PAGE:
Endymion revelers hit the streets for parade
Posted on Feb 13, 2010 in Local Issues
By Ramon Antonio Vargas, The Times-Picayune
February 13, 2010, 1:44PM
Endymion ParadeAdriana Gomez of Pensacola screams as she catches a huge bag of beads with friend Rachel Chapman (R) as they watch the 2,430 riders of the Krewe of Endymion turn off Orleans Avenue onto Carrollton Ave. during the 2009 parade.For a moment, Terry and Paul Theriot feared that New Orleans’ residents had perhaps been paraded out.
Late this morning, with only five hours to go before the Carnival superkrewe of Endymion rolled its parade, the Theriots, who were manning a booth outside Mandina’s Restaurant on Canal Street, had served lunch plates to almost no one.
The Slidell couple, who volunteer to dispense plates of fried seafood to hungry parade-goers in exchange for free beer, wondered if near-freezing temperatures during four New Orleans parades last night had exhausted revelers. Or maybe Tuesday’s Saints’ Super Bowl victory parade in the Central Business District, during which a crowd of 800,000 people braved frigid temperatures and epic traffic gridlock, had defeated the city’s resilient partiers.
But then a woman approached the Theriots’ booth outside the restaurant and ordered eight dinner plates. The plates – fried shrimp, fried oysters, fried catfish, fried chicken and red beans and rice – were not meant to feed her companions on the parade route, however. They were all for her, to last from Saturday until Mardi Gras.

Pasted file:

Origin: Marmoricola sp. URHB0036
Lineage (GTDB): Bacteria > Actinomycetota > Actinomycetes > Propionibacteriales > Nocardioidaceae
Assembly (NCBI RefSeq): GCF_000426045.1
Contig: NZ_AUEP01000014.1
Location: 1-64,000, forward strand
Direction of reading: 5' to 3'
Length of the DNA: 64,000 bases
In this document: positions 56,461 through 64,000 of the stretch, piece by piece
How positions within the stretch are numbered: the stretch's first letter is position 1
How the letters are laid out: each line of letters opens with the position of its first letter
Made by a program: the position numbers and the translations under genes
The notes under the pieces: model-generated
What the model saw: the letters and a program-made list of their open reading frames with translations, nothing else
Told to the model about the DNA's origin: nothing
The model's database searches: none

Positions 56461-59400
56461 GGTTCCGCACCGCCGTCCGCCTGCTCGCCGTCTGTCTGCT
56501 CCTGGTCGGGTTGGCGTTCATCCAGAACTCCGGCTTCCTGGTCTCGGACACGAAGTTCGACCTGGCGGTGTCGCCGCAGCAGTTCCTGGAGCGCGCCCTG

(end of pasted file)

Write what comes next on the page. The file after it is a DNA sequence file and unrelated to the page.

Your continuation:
“That’s all she was going to eat,” said Paul Theriot, 58. “People are going to come out, eat and party. It’s been a great year.”
Indeed, it has. As the parade’s start neared and Canal Street came to life this afternoon, all signs indicated that the euphoria reigning over the city since the Saints won Super Bowl XLIV almost a week ago is still going strong.
Dozens of people eating grilled food and enjoying drinks near the intersection of Carrollton Avenue and Canal Street wore Saints championship sweatshirts, T-shirts and hats. A massive black banner hanging from a building housing a spa and law firm screamed, “Who Dat!,” in capitalized gold letters, the words split by a fleur-de-lis.
Men and women tossed footballs with their children in the street, though it was still open to traffic. Others danced in driveways as speakers blared Superdome favorites like Aaron Neville’s version of “When the Saints Go Marching In” and the Ying Yang Twins’ “Halftime (Stand Up and Get Crunk).”
Many of those people staked claims to their spots alongside the neutral ground’s streetcar tracks days ago, some braving even rain and bone-chilling temperatures inside tents.
In a few hours, they will have the chance to toast Saints owner Tom Benson, Endymion’s grand marshal, whose sometimes fraught relationship with fans has now hit an all-time high.
Lakeview resident Mark Silva, 37, lounging in a chair outside a flooring store named “Floor de Lis,” said he is excited not just about the Saints, but also the city’s potential. The city just elected a new mayor, he noted, adding that crawfish season is approaching and in just three years New Orleans will host its 10th Super Bowl.
“There’s so much going on right now,” said Silva, accompanied by his wife and 20-month-old son. “I couldn’t imagine being any other place.”
At least one man expressed his civic pride without relying on Saints gear to do so. Travis Spencer, 25, who lives in Carrollton, wore a New Orleans Hornets Mardi Gras jersey, bearing Chris Paul’s name and number.
“Everyone else is in black and gold,” Spencer explained of his choice to don a purple, green and gold jersey. “I’m just staying fresh, staying festive.”
Shortly after 5 p.m., it appeared that the float immediately behind the one carrying Benson had broken down and been pulled out of the procession, but the merrymarking went on unabated.